Speaking on the network expansion and upgrade exercise, Chief Executive Officer and Managing Director, Airtel Nigeria, Surendran Chemmenkotil, said Airtel is focused on ensuring that customers continue to enjoy the best experience on the network, while also noting that the company is committed to taking mobile broadband everywhere including the remotest rural location in the country.
“Our commitment is to our customers and we are focused on ensuring that they continue to get the right and best experience on our network. This exercise is inspired by the fact that we want to serve our customers better and we also want to contribute significantly to deepening broadband expansion in Nigeria as this has a direct correlation to GDP and economic productivity of a country.
“Therefore, we will continue to support the Federal Government agenda of increasing and expanding the penetration of broadband in the country, he said.”
MEANWHILE, a whitepaper, titled: “Towards a flourishing digital economy for all – a spotlight on Africa,” published by Mobile World Live in partnership with the Department for International Trade and collaboration with the Global System for Mobile telecommunications Association (GSMA), has put 4G subscribers in Nigeria at nine per cent; 3G 61 per cent and 2G 30 per cent. It claimed that there are 104 million unique mobile subscribers in the country.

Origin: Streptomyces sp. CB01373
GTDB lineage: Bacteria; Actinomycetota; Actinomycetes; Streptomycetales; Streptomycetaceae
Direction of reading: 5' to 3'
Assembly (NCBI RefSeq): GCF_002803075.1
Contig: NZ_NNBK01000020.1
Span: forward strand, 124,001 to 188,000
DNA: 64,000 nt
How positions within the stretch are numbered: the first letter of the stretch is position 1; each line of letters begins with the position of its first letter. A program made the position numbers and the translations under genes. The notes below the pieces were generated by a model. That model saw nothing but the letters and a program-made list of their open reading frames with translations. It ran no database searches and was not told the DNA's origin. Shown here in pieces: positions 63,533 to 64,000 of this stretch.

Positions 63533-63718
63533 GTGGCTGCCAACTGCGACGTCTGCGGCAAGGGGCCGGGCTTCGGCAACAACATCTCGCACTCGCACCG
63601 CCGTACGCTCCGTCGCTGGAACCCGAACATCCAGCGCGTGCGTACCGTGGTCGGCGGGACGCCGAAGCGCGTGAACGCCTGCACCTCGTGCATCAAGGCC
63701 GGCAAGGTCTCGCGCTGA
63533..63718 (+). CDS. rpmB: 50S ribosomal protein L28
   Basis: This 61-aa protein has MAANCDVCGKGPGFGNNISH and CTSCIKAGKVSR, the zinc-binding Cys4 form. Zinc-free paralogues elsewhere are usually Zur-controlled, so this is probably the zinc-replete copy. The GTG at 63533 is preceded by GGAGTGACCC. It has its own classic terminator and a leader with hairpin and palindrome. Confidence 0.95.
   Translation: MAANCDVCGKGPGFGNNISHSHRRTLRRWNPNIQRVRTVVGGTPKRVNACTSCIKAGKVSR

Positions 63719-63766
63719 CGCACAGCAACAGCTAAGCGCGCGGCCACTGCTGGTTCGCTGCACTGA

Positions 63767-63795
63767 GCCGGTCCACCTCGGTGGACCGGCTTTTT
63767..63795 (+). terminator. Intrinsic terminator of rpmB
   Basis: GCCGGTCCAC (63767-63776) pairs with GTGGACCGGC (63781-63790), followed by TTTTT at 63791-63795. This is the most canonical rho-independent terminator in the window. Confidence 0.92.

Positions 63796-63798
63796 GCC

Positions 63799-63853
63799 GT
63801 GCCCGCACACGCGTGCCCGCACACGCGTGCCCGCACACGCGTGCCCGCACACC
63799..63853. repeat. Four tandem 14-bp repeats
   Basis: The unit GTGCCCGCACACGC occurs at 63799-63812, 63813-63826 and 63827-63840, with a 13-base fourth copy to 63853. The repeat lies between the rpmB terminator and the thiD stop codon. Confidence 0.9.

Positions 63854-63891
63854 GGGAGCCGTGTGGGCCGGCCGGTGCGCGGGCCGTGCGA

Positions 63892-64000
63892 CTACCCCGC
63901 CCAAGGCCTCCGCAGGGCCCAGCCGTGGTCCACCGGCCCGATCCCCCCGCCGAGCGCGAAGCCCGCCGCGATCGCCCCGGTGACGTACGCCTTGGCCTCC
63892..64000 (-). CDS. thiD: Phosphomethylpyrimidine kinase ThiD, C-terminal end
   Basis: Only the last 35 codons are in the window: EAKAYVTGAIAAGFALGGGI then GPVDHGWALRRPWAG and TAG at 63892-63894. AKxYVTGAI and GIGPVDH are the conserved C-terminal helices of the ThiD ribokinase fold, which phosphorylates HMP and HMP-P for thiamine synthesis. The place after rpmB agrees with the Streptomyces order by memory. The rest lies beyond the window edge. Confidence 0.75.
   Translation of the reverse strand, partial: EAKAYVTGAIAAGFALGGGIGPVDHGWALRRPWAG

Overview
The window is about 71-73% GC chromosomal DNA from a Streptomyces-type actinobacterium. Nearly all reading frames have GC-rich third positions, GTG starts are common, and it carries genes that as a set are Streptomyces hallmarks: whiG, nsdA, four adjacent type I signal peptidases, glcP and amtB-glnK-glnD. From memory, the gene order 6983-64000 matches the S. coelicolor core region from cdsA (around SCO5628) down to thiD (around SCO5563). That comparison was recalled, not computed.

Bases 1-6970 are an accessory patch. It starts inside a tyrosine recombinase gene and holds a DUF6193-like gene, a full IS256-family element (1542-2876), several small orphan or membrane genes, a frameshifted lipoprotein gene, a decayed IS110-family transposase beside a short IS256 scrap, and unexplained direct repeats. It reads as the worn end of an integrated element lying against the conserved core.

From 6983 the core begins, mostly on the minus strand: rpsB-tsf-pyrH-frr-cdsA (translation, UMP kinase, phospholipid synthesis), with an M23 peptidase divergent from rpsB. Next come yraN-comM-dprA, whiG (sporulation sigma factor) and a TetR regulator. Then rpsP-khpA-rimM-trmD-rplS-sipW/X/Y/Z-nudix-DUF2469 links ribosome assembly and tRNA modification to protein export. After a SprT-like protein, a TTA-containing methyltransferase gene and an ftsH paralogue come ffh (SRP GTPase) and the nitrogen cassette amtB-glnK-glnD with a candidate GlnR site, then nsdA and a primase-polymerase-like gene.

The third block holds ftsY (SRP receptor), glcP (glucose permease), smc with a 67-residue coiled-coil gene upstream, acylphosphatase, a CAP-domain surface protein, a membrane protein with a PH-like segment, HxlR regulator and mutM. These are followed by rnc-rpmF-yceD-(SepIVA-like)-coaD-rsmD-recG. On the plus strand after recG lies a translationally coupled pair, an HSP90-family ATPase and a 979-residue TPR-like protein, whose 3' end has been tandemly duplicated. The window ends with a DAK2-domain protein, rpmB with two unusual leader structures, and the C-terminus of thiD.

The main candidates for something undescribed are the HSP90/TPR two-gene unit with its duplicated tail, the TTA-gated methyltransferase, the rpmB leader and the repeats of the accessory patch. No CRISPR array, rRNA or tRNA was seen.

When the same metrics are compared with other countries, the whitepaper puts unique mobile subscribers in South Africa at 40.2 million; 2G users at 20 per cent; 3G users at 46 per cent, while 4G has 34 per cent. In Egypt, there are 70.4 million unique mobile subscribers; 17 per cent 2G subscribers; 57 per cent 3G users and 26 per cent 4G users.
Kenya, according to the whitepaper has 28.4 million unique mobile customers; 43 per cent 2G subscribers; 46 per cent 3G users and 11 per cent 4G subscribers.
The report stressed that connectivity has increased sharply across Africa in recent years, though the speed of connection varies greatly from country to country.
According to it, in the more advanced regions, the majority of those connections are on 3G. “For example, GSMA Intelligence data for 2020 shows 61 per cent of mobile Internet users in Nigeria are on 3G, and 57 per cent of those in Egypt. Meanwhile, 2G connections are still significant in some countries (Kenya: 43 per cent), but 5G is yet to arrive aside from in very small numbers in South Africa.”
Still, for all the progress, Africa remains the least connected region in the world. The GSMA State of Mobile Internet Connectivity 2021 report revealed a third of people in sub-Saharan Africa will be using mobile Internet by 2022, rising to nearly 40 per cent by 2025.
But as of 2020, one in five people (210m) had no mobile broadband coverage. A key reason for this is that they live in remote and rural locations. However, the whitepaper noted that connecting them is less of a technical challenge and more of an economic one. It stressed that in these settings, the cost of building and maintaining network infrastructure can be double that for urban deployments – while revenues can be 10 times lower.
For smartphone connections, the report noted that in sub-Saharan Africa (SSA), smartphones account for fewer than half of total mobile connections. It explained that the cost of an Internet-enabled handset is an enduring problem.
It noted that SSA has the least affordable handsets of any region. The global median cost of the cheapest Internet-enabled handset, as a percentage of monthly GDP is 19 per cent. In SSA it is 26.5 per cent.
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